Last US push for Mid-East talks
US envoy George Mitchell is to hold a further meeting with Israel's prime minister in a fresh attempt to get a deal on Jewish settlements, BBC reported.
Mr Mitchell has already met Prime Minister Benjamin Netanyahu twice on his current, extended trip.
He is hoping to arrange talks between Mr Netanyahu and Palestinian leader Mahmoud Abbas at the UN this month.
On Thursday, Mr Netanyahu urged world leaders to reject a UN report on the war in Gaza earlier this year.
The report concluded that Israel deliberately used "disproportionate force" in its three-week operation in Gaza in December and January.
It said both the Israeli army and Palestinian militants committed war crimes, and possibly crimes against humanity.
'Construction will continue'
Mr Mitchell has prolonged his trip to the Middle East for several days as he works for a deal on freezing Israeli settlement activity in the occupied West Bank.
The US is seeking a moratorium on settlement building that would be acceptable to the Palestinian side.
Mr Abbas - with US backing - has been demanding a complete freeze on Israeli construction activity.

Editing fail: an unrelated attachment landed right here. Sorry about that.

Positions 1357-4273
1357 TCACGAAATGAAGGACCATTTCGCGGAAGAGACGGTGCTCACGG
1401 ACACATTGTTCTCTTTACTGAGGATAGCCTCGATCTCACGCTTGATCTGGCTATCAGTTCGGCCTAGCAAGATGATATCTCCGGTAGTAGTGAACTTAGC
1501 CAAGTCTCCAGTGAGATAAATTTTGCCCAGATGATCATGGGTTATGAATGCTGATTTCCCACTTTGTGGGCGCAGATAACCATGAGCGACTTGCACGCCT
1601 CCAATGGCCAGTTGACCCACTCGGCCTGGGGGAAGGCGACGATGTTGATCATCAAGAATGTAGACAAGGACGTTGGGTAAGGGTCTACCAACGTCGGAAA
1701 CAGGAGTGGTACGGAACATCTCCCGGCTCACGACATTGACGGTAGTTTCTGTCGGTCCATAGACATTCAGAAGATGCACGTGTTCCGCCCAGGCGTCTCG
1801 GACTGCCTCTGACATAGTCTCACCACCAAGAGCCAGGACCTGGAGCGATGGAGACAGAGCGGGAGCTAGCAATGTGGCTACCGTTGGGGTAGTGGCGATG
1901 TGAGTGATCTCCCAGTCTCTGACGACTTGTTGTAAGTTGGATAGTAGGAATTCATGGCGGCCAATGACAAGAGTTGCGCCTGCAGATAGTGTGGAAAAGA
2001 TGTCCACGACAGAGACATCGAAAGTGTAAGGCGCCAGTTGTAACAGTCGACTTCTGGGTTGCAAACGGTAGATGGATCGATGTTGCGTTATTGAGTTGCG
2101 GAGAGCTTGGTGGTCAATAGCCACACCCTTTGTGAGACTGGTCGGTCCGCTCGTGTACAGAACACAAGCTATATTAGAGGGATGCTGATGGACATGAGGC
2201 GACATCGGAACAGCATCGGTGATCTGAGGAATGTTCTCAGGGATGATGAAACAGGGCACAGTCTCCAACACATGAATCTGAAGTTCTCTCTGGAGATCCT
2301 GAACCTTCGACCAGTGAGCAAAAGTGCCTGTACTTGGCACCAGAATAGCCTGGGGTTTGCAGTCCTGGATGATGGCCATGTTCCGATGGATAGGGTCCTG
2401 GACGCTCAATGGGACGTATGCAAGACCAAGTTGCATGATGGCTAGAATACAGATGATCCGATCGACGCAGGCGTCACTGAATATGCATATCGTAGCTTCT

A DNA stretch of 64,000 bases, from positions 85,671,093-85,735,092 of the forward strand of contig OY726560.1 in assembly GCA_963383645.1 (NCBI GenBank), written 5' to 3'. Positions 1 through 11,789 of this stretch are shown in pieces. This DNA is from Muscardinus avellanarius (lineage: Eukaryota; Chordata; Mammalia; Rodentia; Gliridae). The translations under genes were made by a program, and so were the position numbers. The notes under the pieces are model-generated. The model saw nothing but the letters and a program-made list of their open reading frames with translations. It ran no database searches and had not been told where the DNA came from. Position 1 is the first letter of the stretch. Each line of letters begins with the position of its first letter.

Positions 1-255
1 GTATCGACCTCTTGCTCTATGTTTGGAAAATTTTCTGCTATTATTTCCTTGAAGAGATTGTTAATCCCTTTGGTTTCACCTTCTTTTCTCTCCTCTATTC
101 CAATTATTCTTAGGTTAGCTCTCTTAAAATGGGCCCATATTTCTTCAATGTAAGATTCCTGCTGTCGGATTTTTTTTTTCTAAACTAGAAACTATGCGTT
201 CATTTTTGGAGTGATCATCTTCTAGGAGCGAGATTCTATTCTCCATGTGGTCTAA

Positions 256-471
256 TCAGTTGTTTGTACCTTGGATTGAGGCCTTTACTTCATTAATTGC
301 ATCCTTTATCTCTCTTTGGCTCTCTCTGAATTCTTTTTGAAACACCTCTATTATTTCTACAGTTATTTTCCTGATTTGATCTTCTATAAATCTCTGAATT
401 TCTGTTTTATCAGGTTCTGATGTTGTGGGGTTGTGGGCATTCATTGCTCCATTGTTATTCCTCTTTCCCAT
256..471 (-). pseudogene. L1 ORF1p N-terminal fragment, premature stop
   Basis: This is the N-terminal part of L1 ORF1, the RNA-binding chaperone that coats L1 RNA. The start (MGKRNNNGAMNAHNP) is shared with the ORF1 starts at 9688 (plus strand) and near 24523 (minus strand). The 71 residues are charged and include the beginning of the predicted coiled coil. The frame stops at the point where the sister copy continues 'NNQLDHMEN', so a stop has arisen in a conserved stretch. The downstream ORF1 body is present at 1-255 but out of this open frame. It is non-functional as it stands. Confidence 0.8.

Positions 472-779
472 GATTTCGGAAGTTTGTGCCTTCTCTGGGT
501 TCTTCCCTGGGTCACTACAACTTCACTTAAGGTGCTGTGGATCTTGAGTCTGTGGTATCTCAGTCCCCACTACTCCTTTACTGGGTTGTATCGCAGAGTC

Mr Netanyahu has offered a temporary freeze for several months, but not in East Jerusalem or in cases where homes have already been approved.
On Thursday he gave no indication there would be a freeze in the West Bank.
"There is a slowdown in settlement construction, but not a freeze," he said.
"There are 2,400 units being built, and their construction will continue."
On the UN report, Mr Netanyahu appealed to the international community to speak out against it, saying Israel was exercising its right to self-defence following rocket attacks against southern Israel from the Gaza Strip.
"The report encourages terrorism and undermines the natural right of states to defend themselves," he told Israeli television.
"If you support our right to self-defence, say so now."
The recommendations of the inquiry, headed by the former South African judge Richard Goldstone, included possible referral of the case to the International Criminal Court.
The report also condemned rocket attacks by Palestinian groups that Israel says sparked its offensive.